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Lady Bird Is a Coming-of-Age Movie That Announces Greta Gerwig as a Fully Developed Filmmaker

The actress’ solo directorial debut is as mature and refreshing a high school movie as The Edge of Seventeen and Diary of a Teenage Girl.

Saoirse Ronan and Beanie Feldstein in Lady Bird.
Saoirse Ronan and Beanie Feldstein in Lady Bird. © A24

Light as a feather and slight as a reed, Lady Bird, the solo directorial debut of actress and screenwriter Greta Gerwig, is well suited to its title. The same can’t quite be said of the character Lady Bird, played by Saoirse Ronan. Having pretentiously assumed that moniker at the start of her senior year of high school—her hopelessly unwhimsical given name is Christine McPherson—Lady Bird spends a fair amount of time attempting to convince people, especially her hypercritical and overworked mother, Marion (Laurie Metcalf), to call her by the new name. Ostentatiously bored with her hometown of Sacramento and way over the fact that she still has another year to go at her all-girls Catholic school, Lady Bird makes no secret of her disdain for most of the people and places around her. She isn’t a rebel, exactly—her grades are fine if not great, she shows little interest in politics or partying, and as senior year gets under way, she’s still a virgin. But she’s a bright, curious, questing free spirit growing up in a town she experiences as dull and stifling—which is maybe just a longer way of saying “a teenage girl.”

In content and structure, Lady Bird is recognizable as a high school comedy. There’s a devoted and dorky longtime friend (Neighbors 2’s Beanie Feldstein) who gets thrown over for a prettier, richer, and more popular girl (The Giver’s Odeya Rush). There are intense serial crushes, first on an earnest theater geek (Manchester by the Sea’s Lucas Hedges) and then on an arrogant poser who always seems to be reading the same book (Timothée Chalamet of the upcoming Call Me by Your Name). There are school plays to rehearse, dances to attend or skip, and college-application essays to write. (Lady Bird’s is vetted by her school principal, a kind but unsentimentalized nun wonderfully played by Lois Smith.) The story rhythms of Lady Bird are the rhythms of the school calendar, its beats occasionally a little too familiar. But in the mode of Diary of a Teenage Girl and The Edge of Seventeen, two other recent coming-of-age stories written and directed by women, Lady Bird finds fresh purchase in well-trodden territory by observing the human carnival from a girl’s point of view.

Among the many details that give weight and specificity to Gerwig’s portrait of middle-class American girlhood is the attention she pays to the tenuousness of such categories as “middle class.” The film is set in 2002 and 2003, just after 9/11 and a few years before the financial crash, but the McPhersons are barely holding on. Lady Bird’s passive, secretly depressed dad (magnificently underplayed by the stage actor and playwright Tracy Letts) has been laid off and can’t find new work, at one point interviewing for the same position as his own son. Her mother, a health care worker, has been forced to take on extra shifts, leaving her in a quasi-permanent bad mood. And Lady Bird’s older brother still lives at home along with his girlfriend, both of them working as cashiers in a supermarket. In a rare moment of mother-daughter accord, Lady Bird and Marion visit a succession of real-estate open houses, pretending to live in the kind of spacious, elegant home they’ll never be able to afford.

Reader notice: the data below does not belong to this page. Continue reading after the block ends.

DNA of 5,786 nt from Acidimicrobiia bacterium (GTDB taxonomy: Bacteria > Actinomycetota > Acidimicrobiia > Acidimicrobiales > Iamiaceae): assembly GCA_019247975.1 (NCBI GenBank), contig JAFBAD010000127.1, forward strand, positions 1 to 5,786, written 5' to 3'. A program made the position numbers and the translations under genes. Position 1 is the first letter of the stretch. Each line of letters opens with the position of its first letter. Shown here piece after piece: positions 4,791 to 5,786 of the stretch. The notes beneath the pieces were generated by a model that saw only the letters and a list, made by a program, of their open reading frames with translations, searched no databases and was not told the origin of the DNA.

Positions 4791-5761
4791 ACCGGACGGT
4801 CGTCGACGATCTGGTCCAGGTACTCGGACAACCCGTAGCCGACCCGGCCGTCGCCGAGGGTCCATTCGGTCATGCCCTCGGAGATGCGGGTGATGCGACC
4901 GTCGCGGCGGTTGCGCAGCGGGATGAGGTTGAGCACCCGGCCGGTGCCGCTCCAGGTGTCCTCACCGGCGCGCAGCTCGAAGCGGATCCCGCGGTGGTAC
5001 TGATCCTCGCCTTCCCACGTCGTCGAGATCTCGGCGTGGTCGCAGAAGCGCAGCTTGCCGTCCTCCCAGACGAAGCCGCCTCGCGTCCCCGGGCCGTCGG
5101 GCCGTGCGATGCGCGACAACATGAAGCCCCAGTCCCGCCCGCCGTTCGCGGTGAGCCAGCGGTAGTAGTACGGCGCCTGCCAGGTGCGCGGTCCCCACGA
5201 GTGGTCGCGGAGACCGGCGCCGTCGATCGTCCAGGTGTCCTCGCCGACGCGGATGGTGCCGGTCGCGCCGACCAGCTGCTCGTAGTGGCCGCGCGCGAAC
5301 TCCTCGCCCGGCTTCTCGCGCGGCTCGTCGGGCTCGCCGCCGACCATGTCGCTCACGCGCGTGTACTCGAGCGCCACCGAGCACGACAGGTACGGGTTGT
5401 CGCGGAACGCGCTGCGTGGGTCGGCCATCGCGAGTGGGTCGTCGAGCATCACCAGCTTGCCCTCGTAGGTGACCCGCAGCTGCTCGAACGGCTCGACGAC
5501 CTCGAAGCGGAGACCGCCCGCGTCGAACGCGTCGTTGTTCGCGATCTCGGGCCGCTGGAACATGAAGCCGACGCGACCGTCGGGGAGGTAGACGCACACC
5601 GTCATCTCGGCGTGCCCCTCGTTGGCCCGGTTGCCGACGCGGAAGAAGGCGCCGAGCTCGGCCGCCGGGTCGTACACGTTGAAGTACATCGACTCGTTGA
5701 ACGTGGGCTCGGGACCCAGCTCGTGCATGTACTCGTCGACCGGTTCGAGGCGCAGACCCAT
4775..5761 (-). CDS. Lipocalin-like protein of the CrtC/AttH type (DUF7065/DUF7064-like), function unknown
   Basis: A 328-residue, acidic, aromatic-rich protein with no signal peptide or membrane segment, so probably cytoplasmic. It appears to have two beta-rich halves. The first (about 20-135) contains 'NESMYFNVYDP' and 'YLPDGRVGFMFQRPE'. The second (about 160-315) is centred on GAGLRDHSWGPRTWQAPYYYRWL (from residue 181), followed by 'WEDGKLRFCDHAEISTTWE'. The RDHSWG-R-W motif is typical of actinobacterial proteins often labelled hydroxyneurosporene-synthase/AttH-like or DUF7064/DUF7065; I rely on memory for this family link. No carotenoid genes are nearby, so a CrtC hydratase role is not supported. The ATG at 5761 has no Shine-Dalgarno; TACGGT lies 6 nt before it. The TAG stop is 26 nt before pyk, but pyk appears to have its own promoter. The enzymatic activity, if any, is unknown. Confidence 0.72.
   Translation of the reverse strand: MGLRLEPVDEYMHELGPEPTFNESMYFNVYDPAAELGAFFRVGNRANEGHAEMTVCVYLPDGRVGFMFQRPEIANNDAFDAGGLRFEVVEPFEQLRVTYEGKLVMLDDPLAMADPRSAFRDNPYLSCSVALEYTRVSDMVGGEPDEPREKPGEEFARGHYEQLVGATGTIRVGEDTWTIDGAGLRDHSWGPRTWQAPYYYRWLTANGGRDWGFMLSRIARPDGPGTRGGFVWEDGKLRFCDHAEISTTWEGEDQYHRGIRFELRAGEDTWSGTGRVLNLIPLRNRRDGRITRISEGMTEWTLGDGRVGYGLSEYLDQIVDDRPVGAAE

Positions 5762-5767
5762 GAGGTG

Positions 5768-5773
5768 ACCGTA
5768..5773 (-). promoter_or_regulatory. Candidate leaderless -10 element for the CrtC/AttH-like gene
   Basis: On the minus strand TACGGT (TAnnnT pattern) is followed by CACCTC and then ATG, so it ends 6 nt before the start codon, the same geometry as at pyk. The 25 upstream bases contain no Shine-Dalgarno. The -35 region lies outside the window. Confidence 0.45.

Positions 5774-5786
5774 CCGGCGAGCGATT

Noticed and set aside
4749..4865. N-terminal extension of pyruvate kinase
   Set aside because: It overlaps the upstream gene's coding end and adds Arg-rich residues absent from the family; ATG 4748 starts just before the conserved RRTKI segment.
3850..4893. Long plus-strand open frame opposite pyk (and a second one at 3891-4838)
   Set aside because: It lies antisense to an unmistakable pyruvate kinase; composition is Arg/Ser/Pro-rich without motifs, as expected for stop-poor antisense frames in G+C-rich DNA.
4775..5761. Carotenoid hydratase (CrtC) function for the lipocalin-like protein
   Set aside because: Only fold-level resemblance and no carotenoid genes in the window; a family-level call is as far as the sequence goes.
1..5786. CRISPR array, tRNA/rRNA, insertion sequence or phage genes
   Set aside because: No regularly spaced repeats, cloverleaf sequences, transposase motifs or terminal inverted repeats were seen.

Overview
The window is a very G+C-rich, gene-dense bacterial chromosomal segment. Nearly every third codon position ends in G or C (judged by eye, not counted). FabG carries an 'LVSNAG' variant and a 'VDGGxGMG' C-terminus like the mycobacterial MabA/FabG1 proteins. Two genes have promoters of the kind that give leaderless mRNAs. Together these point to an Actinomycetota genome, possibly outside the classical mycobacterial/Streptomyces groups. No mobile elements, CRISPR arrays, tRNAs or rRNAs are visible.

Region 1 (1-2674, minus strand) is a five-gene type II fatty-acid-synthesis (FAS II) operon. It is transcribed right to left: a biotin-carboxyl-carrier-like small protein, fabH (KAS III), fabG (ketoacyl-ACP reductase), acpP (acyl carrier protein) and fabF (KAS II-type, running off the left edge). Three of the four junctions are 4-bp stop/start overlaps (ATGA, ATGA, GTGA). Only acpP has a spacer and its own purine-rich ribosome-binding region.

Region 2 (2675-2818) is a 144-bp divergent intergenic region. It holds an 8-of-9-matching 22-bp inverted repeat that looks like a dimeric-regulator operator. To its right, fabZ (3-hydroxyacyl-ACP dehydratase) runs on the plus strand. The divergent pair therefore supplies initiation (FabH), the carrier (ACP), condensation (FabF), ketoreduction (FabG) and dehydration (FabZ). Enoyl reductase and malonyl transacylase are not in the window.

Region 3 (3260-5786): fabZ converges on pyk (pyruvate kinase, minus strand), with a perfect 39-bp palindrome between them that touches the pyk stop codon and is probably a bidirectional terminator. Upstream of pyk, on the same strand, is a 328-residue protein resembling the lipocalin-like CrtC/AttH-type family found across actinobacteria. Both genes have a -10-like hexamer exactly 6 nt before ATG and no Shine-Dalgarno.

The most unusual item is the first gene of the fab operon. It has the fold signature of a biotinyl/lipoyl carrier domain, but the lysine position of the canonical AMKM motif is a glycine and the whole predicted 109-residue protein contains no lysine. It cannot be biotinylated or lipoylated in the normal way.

Though people in Lady Bird’s family are rarely nice to each other—she and her mother engage in bitterly protracted battles of will, and her brother and his girlfriend live to mock her lofty aspirations in sardonic near-unison, like a heavily pierced Greek chorus—it’s easy to sense an abiding warmth beneath the surface tension. Gerwig is less interested in high dramatic stakes than in the micro-observation of human behavior: the way her exasperating but endearing heroine at once begs for affection and pushes it away, for example, in a scene where she and her mother shop together for a prom dress, passive-aggressive barbs a-flyin’. The editing is fast-paced, at times to the point of glibness; Gerwig has a habit of cutting right on the punchline in a way that can leave you wishing a scene had another beat to breathe. But the cast is so uniformly excellent and the dialogue so naturalistic that no character, even the too-cool-for-school bad boy played by Chalamet, seems like a sitcom-style contrivance. Everyone shines, but the glow is especially strong in the scenes between Ronan, who has been reliably delivering impeccable performances since her big-screen debut at age 12 in Atonement, and Metcalf, an Emmy- and Tony-winning actress whom too many people still remember mainly as Roseanne’s little sister. It’s not clear how autobiographical Lady Bird is—Gerwig is from Sacramento and graduated from high school around the time the film is set—but the little slice of universe she shows us feels deeply and lovingly observed.

One of the character Lady Bird’s most refreshing qualities, rare in an adolescent heroine, is how self-confident she is, even to the point of cockiness. She’s the kind of unapologetically imperfect person who barrels forward in life, secure in the conviction that she has every right to go for what she wants, even before she’s clearly formulated just what that might be. Lady Bird’s writer-director proceeds with a similar self-assurance, but unlike her young protagonist she has both a clear vision of the result she wants and a command of the tools to achieve it. Lady Bird ends with its heroine making a small, uncharacteristically humble gesture that suggests she’s finally ready to grow up and become the woman she was meant to be. Greta Gerwig is already there.

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